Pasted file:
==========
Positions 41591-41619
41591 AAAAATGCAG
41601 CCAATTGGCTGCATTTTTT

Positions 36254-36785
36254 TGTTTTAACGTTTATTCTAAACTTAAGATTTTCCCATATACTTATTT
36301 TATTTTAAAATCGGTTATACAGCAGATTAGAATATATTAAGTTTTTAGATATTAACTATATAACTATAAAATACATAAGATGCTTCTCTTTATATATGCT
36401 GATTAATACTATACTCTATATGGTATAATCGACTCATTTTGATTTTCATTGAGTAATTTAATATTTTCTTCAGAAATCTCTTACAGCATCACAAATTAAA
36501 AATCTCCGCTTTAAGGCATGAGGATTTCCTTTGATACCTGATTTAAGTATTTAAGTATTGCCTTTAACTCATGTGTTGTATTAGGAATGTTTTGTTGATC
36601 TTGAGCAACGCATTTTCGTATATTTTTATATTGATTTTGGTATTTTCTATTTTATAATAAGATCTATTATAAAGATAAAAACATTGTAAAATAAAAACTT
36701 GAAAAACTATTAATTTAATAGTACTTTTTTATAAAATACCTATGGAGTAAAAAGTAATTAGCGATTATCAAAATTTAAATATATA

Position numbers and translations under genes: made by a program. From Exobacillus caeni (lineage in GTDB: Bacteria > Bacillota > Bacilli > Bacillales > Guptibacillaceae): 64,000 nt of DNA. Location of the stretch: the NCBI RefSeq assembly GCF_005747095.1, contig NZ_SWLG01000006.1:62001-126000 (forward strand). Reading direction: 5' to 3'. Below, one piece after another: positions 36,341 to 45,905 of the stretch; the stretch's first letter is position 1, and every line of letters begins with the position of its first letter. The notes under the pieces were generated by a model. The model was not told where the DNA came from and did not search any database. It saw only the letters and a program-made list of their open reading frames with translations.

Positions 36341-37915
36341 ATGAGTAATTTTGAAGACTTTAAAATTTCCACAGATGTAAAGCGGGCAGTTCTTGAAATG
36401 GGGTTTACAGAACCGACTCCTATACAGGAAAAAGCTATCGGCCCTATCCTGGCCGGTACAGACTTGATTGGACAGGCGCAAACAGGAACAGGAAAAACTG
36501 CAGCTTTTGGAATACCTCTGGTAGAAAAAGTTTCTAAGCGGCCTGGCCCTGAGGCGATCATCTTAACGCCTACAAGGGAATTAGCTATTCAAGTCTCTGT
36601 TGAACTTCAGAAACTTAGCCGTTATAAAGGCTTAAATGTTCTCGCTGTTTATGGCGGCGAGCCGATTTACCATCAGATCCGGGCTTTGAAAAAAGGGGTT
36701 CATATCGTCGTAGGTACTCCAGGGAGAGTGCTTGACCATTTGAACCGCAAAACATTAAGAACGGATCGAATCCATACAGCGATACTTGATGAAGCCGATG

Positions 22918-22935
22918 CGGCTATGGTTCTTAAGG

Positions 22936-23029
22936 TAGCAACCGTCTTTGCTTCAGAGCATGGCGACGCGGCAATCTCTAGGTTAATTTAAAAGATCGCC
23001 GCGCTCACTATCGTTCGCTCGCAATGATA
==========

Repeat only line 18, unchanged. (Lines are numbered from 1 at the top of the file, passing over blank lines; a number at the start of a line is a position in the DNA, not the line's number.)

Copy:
Positions 22918-22935